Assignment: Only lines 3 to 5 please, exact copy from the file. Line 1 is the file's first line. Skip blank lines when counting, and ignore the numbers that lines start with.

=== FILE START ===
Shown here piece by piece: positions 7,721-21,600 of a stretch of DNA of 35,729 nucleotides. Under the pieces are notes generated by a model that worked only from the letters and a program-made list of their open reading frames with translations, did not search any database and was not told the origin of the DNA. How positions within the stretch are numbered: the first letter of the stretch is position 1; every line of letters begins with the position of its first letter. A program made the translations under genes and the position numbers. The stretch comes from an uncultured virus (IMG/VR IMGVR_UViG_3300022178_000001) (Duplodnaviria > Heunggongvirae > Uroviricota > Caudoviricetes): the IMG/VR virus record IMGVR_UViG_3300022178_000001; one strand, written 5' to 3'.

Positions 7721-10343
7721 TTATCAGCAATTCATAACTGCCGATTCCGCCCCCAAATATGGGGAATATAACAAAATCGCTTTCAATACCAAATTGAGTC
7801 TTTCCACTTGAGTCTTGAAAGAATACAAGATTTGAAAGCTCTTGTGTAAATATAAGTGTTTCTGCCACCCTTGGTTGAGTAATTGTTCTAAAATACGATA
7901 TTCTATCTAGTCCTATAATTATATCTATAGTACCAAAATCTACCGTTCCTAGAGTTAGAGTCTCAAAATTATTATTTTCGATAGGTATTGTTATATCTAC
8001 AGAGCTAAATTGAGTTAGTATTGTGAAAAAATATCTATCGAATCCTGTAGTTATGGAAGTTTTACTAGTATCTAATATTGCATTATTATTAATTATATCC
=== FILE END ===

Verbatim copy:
7721 TTATCAGCAATTCATAACTGCCGATTCCGCCCCCAAATATGGGGAATATAACAAAATCGCTTTCAATACCAAATTGAGTC
7801 TTTCCACTTGAGTCTTGAAAGAATACAAGATTTGAAAGCTCTTGTGTAAATATAAGTGTTTCTGCCACCCTTGGTTGAGTAATTGTTCTAAAATACGATA
7901 TTCTATCTAGTCCTATAATTATATCTATAGTACCAAAATCTACCGTTCCTAGAGTTAGAGTCTCAAAATTATTATTTTCGATAGGTATTGTTATATCTAC